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A Brief History of U. S. Foreign Aid 

Foreign aid, which can be defined as the transfer of money, goods, and services from one country to another, is an important part of U.S. foreign policy. It began during and following World War II when it was used primarily to help rebuild the economies of Western Europe and to help contain the Soviet expansion in the aftermath of World War II.

Important tools for foreign aid were established shortly after the war. In 1945, the U.S. along with other countries, established the International Monetary Fund (IMF) and the International Bank for Reconstruction and Development (World Bank) as the two main multilateral institutions that would help with debt relief and economic development. The Marshall Plan was announced in June of 1947 by General George C. Marshall, then U.S. Secretary of State. The plan sought to provide funds for rebuilding the countries in Europe which lay in ruins following the war. Marshall had said that the real enemies of democracy were "hunger, poverty, desperation, and chaos." With foreign aid, the U. S. hoped to not only help countries rebuild while containing the Soviet expansion, but also to strengthen U. S. ties with the recipient countries. The Marshall Plan, also known as the European Recovery Program, was considered a great success. By the early 1950s, Western and Central Europe, as well as Japan, had undergone a revitalization, and today Britain, Germany, France, Italy, and Japan are among the top industrial nations in the world.

Because of the success of the Marshall Plan, in his inauguration speech in 1949, President Harry Truman announced foreign aid as a component of U.S. foreign policy. He called it a "bold new program" to provide assistance to developing countries. However, it was not until President John Kennedy established the U. S. Agency for International Development (USAID) in 1961 that the U. S. had an actual agency to administer foreign aid assistance. President Kennedy also established the Peace Corps during his presidency to encourage young Americans to volunteer abroad to help improve life in the less-developed countries of the world.

During the 1960s and 1970s, foreign aid spending shifted from Western Europe and Japan to U. S. military allies in the Middle East and Asia and to poor countries in sub-Saharan Africa and south Asia. Again it was seen as a way to stop the spread of communism and to promote peace in the Middle East. The Camp David accords of 1979, with Jimmy Carter as president, helped to end hostilities between Israel and Egypt. In this accord, the U. S. promised to provide economic and military assistance to both Israel and Egypt. Most of the aid has been used by these countries to purchase American-made weapons.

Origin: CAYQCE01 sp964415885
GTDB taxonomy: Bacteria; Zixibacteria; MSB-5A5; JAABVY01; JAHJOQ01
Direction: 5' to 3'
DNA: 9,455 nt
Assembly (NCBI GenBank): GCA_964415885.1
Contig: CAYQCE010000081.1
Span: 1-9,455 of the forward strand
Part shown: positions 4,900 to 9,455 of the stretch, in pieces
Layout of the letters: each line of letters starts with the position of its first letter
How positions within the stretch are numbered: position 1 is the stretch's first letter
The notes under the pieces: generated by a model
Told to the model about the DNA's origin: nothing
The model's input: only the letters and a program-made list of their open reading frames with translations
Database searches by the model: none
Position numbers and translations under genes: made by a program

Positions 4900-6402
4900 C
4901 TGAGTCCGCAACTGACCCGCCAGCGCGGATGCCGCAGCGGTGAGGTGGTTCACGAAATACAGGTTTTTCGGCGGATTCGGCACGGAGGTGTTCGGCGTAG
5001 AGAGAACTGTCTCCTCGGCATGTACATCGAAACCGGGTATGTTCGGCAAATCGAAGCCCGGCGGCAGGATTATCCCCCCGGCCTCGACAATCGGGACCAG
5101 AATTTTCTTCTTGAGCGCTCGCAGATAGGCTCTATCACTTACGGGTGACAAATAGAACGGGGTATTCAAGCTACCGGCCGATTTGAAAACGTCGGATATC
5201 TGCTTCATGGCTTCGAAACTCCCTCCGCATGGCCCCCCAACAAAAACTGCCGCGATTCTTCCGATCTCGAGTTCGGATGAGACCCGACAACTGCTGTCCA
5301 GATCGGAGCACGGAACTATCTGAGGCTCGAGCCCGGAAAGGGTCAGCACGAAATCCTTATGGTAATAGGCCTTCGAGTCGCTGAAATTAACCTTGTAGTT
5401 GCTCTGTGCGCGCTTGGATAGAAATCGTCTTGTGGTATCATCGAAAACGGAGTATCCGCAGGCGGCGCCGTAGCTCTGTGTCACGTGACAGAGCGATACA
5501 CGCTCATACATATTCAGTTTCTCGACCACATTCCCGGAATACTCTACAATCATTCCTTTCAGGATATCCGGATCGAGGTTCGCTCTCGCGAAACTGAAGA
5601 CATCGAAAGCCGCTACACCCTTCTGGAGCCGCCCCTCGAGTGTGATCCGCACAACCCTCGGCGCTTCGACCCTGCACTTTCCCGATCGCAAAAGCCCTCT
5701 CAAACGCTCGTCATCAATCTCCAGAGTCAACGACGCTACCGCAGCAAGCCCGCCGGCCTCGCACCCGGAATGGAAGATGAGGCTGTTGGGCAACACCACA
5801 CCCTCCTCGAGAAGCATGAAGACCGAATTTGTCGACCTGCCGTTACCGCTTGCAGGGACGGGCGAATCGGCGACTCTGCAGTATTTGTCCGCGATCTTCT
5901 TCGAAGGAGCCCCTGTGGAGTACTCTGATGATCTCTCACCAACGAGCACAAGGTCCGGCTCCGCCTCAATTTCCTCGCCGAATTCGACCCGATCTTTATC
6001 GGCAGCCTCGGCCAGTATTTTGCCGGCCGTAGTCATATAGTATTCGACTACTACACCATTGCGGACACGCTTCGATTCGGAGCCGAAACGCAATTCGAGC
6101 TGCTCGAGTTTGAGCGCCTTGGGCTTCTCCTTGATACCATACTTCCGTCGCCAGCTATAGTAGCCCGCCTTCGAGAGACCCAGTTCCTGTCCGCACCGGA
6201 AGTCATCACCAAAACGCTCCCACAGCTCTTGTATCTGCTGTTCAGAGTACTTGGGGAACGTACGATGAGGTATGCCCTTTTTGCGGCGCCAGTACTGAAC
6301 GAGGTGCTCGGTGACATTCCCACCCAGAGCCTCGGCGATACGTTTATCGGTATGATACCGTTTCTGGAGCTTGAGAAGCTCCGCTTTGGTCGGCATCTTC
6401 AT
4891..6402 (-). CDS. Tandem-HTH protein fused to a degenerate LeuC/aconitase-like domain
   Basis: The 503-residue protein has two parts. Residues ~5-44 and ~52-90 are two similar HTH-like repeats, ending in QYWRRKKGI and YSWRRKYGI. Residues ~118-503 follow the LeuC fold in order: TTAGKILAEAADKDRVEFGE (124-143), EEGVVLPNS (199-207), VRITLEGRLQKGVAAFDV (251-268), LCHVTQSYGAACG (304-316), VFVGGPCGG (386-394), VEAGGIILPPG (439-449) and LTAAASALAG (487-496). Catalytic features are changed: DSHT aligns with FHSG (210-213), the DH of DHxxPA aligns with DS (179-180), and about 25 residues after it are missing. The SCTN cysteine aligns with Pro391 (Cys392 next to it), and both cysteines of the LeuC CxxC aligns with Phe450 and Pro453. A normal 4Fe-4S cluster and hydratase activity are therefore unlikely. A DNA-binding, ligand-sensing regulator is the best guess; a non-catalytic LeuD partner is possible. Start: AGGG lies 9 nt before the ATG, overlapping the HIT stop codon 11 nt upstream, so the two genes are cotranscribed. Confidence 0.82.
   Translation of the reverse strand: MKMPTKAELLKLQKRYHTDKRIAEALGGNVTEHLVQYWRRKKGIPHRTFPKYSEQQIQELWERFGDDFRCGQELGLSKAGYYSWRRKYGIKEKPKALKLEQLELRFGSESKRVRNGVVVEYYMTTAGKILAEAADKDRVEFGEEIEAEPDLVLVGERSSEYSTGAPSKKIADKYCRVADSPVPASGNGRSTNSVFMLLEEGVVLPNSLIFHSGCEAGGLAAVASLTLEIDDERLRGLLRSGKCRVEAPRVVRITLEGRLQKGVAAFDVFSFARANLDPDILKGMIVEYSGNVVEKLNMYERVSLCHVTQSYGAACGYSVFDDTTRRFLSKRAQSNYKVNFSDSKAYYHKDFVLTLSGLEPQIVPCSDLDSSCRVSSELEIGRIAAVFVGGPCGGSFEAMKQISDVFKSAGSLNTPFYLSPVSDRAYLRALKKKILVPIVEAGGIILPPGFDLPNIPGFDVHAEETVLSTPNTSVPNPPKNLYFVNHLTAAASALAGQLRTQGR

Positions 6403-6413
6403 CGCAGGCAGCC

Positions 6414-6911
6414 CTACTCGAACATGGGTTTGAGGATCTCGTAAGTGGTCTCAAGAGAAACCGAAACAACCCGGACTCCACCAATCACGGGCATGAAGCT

In the 1980s, during the presidencies of Ronald Reagan and George H. W. Bush, a distrust of foreign aid gradually developed following reports of misuse and mismanagement of funds in some foreign countries. Aid was used during these administrations primarily to promote American investment, market economies, and national interests, and again, to protect other countries from Communist influence. The mid-80s began a downward trend in U.S. foreign aid, and this trend continued. The end of the Cold War began with the collapse of the Berlin Wall in 1989 and concluded with the breakup of the Soviet Union into 15 sovereign countries in 1991.

During the 1990s, the end of the Cold War led to cuts in foreign aid spending. During President Clinton's two terms, he stressed the importance of overseas development assistance and overturned some of the restrictions placed on foreign aid by Presidents Reagan and Bush, many of which related to abortions allowed in certain countries. In 1997, Sen. Jesse Helms tried unsuccessfully to downsize the USAID agency.

The September 11th terrorist attacks on New York City and the Pentagon in 2001 created renewed interest in foreign aid, this time as a potential deterrent to terrorism. In 2002, President George W. Bush promised $4.5 billion in aid to Afghanistan. During that same year, President Bush joined with 50 other nations in endorsing the United Nations' Millennium Development goals which include halving poverty in the world by 2015, improving literacy, women's rights, maternal and child health and environmental quality, and combating AIDS and other diseases. These lofty goals carry a hefty price tag, however, which requires richer nations to increase their levels of foreign aid.

The U.S. invasion of Iraq in March of 2003, under the leadership of President George W. Bush, has again brought attention to U.S. foreign aid policy. Reconstruction costs in Iraq now exceed all other U.S. foreign aid spending, and fighting terrorism is now seen as the leading goal of American foreign aid efforts. The U. S. assistance program to Iraq remains the largest aid initiative since the Marshall Plan of 1947. As of February 2005, over $150 billion have been spent on the war in Iraq.

Disaster relief remains a key part of U. S. foreign aid and is given as circumstances warrant. For example, the December 2004 earthquake and resulting tsunami that devistated parts of South and Southeast Asia prompted a $350 million pledge by the United States for the relief and recovery effort.

Nowels. 15 Apr. 2004. 20 Oct. 2004 <http://fpc.state.gov/documents/organization/31987.pdf>.